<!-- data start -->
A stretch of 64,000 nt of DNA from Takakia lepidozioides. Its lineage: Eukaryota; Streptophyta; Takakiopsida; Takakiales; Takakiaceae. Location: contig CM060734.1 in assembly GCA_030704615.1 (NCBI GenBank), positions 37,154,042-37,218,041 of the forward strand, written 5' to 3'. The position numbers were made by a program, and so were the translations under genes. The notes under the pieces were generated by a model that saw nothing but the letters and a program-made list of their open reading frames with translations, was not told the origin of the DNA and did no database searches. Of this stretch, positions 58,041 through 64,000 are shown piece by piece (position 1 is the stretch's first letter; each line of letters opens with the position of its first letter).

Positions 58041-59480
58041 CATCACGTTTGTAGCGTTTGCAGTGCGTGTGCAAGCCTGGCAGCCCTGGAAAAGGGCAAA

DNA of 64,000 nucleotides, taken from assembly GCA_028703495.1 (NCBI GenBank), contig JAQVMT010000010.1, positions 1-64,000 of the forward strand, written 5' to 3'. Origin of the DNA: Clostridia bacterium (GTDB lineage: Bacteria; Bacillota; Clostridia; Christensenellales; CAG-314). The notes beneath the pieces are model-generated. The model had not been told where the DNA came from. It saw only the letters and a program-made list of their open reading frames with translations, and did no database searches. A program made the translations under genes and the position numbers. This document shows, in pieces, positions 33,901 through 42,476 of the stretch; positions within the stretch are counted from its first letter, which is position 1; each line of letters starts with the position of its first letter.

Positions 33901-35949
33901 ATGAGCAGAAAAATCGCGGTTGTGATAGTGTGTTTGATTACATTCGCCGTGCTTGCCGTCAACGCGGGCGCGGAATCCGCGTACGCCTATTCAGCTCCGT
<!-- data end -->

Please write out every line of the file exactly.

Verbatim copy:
A stretch of 64,000 nt of DNA from Takakia lepidozioides. Its lineage: Eukaryota; Streptophyta; Takakiopsida; Takakiales; Takakiaceae. Location: contig CM060734.1 in assembly GCA_030704615.1 (NCBI GenBank), positions 37,154,042-37,218,041 of the forward strand, written 5' to 3'. The position numbers were made by a program, and so were the translations under genes. The notes under the pieces were generated by a model that saw nothing but the letters and a program-made list of their open reading frames with translations, was not told the origin of the DNA and did no database searches. Of this stretch, positions 58,041 through 64,000 are shown piece by piece (position 1 is the stretch's first letter; each line of letters opens with the position of its first letter).

Positions 58041-59480
58041 CATCACGTTTGTAGCGTTTGCAGTGCGTGTGCAAGCCTGGCAGCCCTGGAAAAGGGCAAA

DNA of 64,000 nucleotides, taken from assembly GCA_028703495.1 (NCBI GenBank), contig JAQVMT010000010.1, positions 1-64,000 of the forward strand, written 5' to 3'. Origin of the DNA: Clostridia bacterium (GTDB lineage: Bacteria; Bacillota; Clostridia; Christensenellales; CAG-314). The notes beneath the pieces are model-generated. The model had not been told where the DNA came from. It saw only the letters and a program-made list of their open reading frames with translations, and did no database searches. A program made the translations under genes and the position numbers. This document shows, in pieces, positions 33,901 through 42,476 of the stretch; positions within the stretch are counted from its first letter, which is position 1; each line of letters starts with the position of its first letter.

Positions 33901-35949
33901 ATGAGCAGAAAAATCGCGGTTGTGATAGTGTGTTTGATTACATTCGCCGTGCTTGCCGTCAACGCGGGCGCGGAATCCGCGTACGCCTATTCAGCTCCGT